Corin Hewitt

Two years ago, Corin Hewitt locked himself inside a cramped, cluttered room-within-a-gallery at Portland’s Small A Projects. He had a refrigerator, stove, groceries, various cooking implements, several cameras, and images of Native American baskets to copy (along with some Goodwill wicker as well). The peculiar culinary results are documented in “Weavings: Performance # 2,” dozens of photographs jumbled on the walls. You can scan them in any particular order, or no order at all. His “pasta baskets” were created via “intention, accident, and improvisation,” said Hewitt during a recent Seattle visit. In his small, ad-hoc kitchen space, not unlike a darkroom, cooking became an analogy to photography—the materials changed with time, melted, shifted in form. Snapshots of his source materials include frozen blocks of peas and blueberries gradually thawing on the counter. Elsewhere fruit gently decays. Photography, like cooking, is a durational process—how long you open the aperture, how long you process the negative, how long you boil the fettuccini. Hewitt’s images are all essentially documentary still lifes that explore the boundary between “the perishable versus the inert.” One day, when fresh, you can eat that woven, tricolor pasta. The next, when dried out, you can photograph it. And on the third, it’s ready for the trash—or the gallery. (Closed Mon.) BRIAN MILLER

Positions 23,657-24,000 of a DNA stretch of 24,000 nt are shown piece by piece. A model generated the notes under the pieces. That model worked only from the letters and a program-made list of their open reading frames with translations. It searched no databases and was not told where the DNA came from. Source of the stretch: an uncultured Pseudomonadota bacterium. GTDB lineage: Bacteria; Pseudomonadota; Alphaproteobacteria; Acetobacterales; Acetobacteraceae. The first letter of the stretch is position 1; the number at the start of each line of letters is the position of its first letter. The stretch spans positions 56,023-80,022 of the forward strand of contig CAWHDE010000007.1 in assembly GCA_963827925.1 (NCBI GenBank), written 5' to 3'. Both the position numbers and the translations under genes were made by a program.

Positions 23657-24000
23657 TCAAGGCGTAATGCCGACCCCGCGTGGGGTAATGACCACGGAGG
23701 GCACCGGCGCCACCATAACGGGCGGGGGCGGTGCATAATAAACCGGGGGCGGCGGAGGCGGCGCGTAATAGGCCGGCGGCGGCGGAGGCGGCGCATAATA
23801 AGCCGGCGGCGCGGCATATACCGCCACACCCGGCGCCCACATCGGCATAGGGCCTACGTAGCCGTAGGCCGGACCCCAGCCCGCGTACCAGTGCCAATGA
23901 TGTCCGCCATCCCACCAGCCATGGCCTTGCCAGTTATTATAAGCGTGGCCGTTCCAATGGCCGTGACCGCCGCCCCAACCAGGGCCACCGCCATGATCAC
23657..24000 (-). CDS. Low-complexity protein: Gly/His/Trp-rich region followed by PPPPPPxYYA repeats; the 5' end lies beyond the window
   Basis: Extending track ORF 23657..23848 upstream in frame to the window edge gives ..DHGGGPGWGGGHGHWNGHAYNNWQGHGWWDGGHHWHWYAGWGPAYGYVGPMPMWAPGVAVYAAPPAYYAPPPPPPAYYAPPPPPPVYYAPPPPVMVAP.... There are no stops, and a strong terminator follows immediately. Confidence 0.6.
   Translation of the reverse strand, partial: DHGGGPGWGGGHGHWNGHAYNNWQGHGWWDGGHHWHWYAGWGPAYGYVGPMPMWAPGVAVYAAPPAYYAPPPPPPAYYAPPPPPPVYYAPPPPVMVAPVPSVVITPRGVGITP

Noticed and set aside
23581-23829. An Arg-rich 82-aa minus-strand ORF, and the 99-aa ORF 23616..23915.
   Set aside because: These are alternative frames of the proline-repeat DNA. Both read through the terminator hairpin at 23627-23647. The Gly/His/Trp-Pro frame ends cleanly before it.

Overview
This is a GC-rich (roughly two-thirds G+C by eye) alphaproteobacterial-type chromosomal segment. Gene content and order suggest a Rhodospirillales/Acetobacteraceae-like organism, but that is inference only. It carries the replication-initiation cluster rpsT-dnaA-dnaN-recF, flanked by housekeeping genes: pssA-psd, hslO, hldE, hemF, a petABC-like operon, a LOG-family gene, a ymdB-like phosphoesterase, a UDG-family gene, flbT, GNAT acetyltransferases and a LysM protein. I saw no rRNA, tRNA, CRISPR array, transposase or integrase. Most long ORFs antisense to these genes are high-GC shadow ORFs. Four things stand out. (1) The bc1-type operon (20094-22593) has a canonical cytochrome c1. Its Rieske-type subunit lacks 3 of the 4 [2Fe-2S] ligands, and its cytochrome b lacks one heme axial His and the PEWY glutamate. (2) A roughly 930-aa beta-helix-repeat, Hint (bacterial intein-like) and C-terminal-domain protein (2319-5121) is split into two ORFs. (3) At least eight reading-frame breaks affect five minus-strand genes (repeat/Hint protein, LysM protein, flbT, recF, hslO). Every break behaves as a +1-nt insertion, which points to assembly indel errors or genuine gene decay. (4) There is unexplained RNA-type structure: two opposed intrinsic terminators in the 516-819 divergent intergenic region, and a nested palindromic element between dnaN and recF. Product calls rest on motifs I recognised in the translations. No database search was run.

Wednesdays, Saturdays, Sundays, 10 a.m.-5 p.m.; Thursdays, Fridays, 10 a.m.-9 p.m. Starts: April 1. Continues through Oct. 18, 2009

 
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